A vague title, I know but it captures my thoughts at the moment as I am finishing up reading material on my text I am preaching on from Ephesians 4:7-16. The issue centers around Paul’s apparent use of Psalm 68 to speak of Jesus giving gifts to us. I have read the six most popular views by commentators and scholars for the fifth time. I have looked at the arguments pro and con from every perspective I can imagine and I step back just shaking my head. Remember, these are the serious interactions:
One view is that Paul simply is choosing to use the Psalm wrongly and doesn’t care. He will use the bible as he wishes for his theological interpretations. A second view make the “argument” that Paul is simply quoting from memory and got bit of it wrong. Oopsie! A third tries to say that Paul is taking his quote from the Aramaic Targum. Unfortunately that was written around the fifth century A. D. Which reveals that the advocate for this view doesn’t think Paul really wrote it and that it was done much later than any conservative scholar would allow. Then there is my favorite, a fourth view that says that Jesus ascended into heaven as Jesus and then descended not as Jesus but as the Spirit (read the passage if you are confused, it is 4:9-10).
All of this leads me to my point. Each of the above views comes because the scholar rejects in one way or another the biblical text as true, trustworthy. The result is that now the text can mean anything when it is a difficult passage. Just say that the writer made a mistake or some such drivel. Once a scholar steps away from the text as being true and right anything can go, it is really only limited to his mind and will.
This is all great for the scholarly world because every time a new view is postulated it gives everyone a lot of new material to work with. Meanwhile the guy working for Snap-on Tools or the single mother with two children are ignored. These people for whom Christ died are not fed. Frankly they are not even in view.
As a pastor who seeks to teach deeply and yet with the purpose of building my church up in truth this sort of stuff is just wearying. You wade through endless words that are written not out of faith but unfaith, not with trust but in distrust of the bible.
The church does not need another commentary that will fill up the pages with endless arguments that flow from unbelieving minds before the commentator works out his conclusion. The church needs men who will sift through those who are the doubters and double-talkers and bring to the pastors and students the food from the text, presented as their faithful efforts in presenting the truth as truth.
I am guessing this title will draw hoards of people to the blog. Nothing gets the blood pumping like a discussion, no matter how short, on the doctrine of bibliology. Why, the WordPress dictionary doesn’t even know what it is and tries to change it to “biology,” which is probably some latent atheistic, evolutionary programming trick. Of course it doesn’t have “wordpress” in the dictionary either so they may just be a tad dumb.
Well, enough of an introduction. I want to give a quick observation about the nature of the bible, from a biblically conservative perspective. Doug Wilson has penned a great article on the necessity of the virgin birth of Christ. It is a great article that is easy to read due to his great skill as a wordsmith. I want to quote his opening paragraphs before going on:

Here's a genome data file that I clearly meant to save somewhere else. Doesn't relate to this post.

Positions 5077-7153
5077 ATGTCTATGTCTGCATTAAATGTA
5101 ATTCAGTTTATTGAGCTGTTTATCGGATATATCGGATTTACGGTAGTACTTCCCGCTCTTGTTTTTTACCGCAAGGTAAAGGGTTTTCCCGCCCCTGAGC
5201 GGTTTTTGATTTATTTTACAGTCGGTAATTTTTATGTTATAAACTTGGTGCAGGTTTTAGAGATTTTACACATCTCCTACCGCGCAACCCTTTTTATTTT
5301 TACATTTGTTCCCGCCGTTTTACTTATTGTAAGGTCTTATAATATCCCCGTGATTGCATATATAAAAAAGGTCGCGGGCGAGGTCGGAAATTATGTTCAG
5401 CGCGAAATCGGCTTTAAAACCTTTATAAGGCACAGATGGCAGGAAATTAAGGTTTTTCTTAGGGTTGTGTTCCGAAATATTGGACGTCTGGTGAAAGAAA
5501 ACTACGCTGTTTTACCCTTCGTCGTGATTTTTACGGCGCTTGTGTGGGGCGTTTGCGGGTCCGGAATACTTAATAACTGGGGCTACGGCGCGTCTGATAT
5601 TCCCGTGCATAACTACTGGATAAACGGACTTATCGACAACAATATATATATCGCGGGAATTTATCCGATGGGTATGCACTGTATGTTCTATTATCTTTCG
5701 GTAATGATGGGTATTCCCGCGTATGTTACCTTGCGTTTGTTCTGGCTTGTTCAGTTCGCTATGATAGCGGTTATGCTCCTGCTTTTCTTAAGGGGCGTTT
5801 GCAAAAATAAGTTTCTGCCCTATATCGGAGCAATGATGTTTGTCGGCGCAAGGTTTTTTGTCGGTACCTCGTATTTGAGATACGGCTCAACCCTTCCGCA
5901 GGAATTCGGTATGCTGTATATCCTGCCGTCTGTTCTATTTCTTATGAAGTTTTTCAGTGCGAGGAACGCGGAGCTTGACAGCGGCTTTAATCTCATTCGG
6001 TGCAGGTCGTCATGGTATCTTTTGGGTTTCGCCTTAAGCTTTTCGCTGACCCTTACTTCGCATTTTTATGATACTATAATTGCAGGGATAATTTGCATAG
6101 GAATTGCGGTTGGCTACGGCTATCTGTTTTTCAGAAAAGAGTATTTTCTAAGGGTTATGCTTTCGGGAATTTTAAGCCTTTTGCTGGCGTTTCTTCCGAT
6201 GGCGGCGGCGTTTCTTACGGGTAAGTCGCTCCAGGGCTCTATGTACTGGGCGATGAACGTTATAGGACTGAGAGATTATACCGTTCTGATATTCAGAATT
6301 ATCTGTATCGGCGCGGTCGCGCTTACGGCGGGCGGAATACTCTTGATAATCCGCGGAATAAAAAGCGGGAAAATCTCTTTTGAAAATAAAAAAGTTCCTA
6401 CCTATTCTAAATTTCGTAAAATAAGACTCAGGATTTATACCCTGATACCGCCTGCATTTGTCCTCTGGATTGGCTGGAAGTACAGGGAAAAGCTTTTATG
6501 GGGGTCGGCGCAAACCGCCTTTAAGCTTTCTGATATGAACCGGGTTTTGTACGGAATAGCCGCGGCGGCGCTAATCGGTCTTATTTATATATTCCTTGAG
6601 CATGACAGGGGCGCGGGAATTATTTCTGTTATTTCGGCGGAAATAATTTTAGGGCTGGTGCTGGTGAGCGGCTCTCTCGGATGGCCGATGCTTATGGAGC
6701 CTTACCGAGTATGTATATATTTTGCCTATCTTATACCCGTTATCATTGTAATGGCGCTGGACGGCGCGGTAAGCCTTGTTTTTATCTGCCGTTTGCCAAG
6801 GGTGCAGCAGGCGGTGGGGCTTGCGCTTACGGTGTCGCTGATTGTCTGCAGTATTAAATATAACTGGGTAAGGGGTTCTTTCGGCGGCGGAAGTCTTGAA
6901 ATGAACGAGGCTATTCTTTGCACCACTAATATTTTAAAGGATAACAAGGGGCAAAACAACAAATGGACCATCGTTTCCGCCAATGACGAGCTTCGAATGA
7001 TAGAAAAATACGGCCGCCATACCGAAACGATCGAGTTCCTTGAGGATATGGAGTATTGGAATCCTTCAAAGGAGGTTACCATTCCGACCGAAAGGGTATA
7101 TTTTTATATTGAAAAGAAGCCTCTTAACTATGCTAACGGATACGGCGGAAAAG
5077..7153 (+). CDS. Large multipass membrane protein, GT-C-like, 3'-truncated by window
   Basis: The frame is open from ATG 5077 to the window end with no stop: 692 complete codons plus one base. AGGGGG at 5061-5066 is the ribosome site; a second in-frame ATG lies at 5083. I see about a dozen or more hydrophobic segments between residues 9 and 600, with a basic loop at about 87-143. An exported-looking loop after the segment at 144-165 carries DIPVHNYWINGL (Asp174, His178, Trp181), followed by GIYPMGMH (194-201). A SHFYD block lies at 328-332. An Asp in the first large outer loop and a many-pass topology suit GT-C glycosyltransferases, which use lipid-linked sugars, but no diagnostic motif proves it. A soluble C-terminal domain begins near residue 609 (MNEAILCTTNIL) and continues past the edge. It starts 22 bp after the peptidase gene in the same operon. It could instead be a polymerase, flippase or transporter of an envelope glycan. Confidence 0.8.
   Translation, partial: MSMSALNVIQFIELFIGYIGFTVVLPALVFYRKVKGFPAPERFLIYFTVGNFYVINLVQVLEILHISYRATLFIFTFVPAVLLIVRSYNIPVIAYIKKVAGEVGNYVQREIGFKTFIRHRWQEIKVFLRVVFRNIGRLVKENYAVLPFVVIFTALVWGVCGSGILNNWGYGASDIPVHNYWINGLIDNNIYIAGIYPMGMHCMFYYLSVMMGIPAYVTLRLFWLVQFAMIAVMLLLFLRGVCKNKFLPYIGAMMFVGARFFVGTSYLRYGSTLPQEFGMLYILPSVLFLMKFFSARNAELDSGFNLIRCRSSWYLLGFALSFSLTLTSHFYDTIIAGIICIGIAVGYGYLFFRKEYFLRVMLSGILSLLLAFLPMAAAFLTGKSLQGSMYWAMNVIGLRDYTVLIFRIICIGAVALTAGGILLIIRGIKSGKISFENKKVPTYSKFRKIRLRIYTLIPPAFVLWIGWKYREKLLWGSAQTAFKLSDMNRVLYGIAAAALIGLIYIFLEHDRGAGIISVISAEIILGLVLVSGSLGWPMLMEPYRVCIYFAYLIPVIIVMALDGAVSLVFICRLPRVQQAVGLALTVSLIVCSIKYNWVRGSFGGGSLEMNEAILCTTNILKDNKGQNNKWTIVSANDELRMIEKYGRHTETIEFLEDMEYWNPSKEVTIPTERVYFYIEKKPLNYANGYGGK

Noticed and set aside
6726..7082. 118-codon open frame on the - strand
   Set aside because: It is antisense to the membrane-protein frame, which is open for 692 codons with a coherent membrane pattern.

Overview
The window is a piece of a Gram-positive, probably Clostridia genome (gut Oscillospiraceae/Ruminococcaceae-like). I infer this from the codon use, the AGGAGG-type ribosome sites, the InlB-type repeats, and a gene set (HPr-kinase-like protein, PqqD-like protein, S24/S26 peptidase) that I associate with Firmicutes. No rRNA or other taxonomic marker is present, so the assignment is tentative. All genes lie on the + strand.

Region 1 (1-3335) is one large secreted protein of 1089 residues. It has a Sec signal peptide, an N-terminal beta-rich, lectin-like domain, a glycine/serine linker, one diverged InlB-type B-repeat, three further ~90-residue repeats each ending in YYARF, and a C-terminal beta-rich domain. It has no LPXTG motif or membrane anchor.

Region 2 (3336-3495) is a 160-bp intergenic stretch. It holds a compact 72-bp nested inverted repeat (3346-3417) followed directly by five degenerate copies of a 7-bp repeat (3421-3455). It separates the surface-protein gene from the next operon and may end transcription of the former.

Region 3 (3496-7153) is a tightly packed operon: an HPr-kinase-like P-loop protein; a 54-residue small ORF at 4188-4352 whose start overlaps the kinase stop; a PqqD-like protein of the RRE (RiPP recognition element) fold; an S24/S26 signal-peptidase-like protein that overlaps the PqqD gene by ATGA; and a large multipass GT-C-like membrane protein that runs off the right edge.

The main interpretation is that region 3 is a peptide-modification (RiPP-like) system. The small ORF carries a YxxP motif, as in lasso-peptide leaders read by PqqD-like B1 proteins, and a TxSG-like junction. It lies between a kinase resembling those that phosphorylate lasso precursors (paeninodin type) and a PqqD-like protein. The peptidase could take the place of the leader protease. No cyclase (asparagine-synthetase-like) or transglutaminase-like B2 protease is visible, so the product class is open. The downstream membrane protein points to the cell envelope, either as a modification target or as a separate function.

You don’t need to be a Bible reader to know that the prophet Isaiah prophesied that a time would come when a virgin would conceive and bear a son. The passage has been included on countless Christmas cards, and so many non-believers of many stripes manage to get a dose of this doctrine just by opening their mail: “Behold, the virgin shall conceive and bear a son, and shall call his name Immanuel” (Isa. 7:14).
Theological liberals like to point out that the word rendered as virgin here is the Hebrew word almah, which can mean “virgin,” but it can also be legitimately rendered as “young woman.” So then, the thinking goes, “You conservatives ought to think about this a bit harder, and join the rest of us in the 21st century as soon as you are able.” But centuries before Christ, when the Hebrew Old Testament was translated into Greek by Jewish rabbis (70 of them, according to tradition), the Greek word they chose to render this word almah was parthenos—and parthenos means virgin, as in a literal virgin. The famous Parthenon was a temple built in Athens to the virgin goddess Athena. With the use of this word, there is no wiggle room whatsoever.
So here is my point. Whenever you have a liberal Christian, or a non-Christian (often one-and-the-same) trying to pooh-pooh away the virgin birth they camp on the meaning of almah. Doug shows that this is not a proper approach but it comes from an assumption within him. That the bible is not a random collection of stories written by who knows who and are not really connected by anything real.
This is why he goes to the ancient Greek translation of that passage. And then he takes us to the New Testament and shows that this is how Matthew wrote it (parthenos) and most certainly how Mary understood it. And I would assume she would know that she was a virgin.
You cannot not know a passage all by itself. You do not form or demolish a theological point with just one passage. You consider it in light of the entire revelation of God, understanding that there is a continuity and unity there that is unlike anything else in the world.
When a liberal tells me that Isaiah 7 refers to just a young maiden I am forced to make a decision. Do I follow his or her declaration or do I take Matthew’s and Mary’s, and the translators of the OT into Greek. 5 bucks to the first one who get the right answer.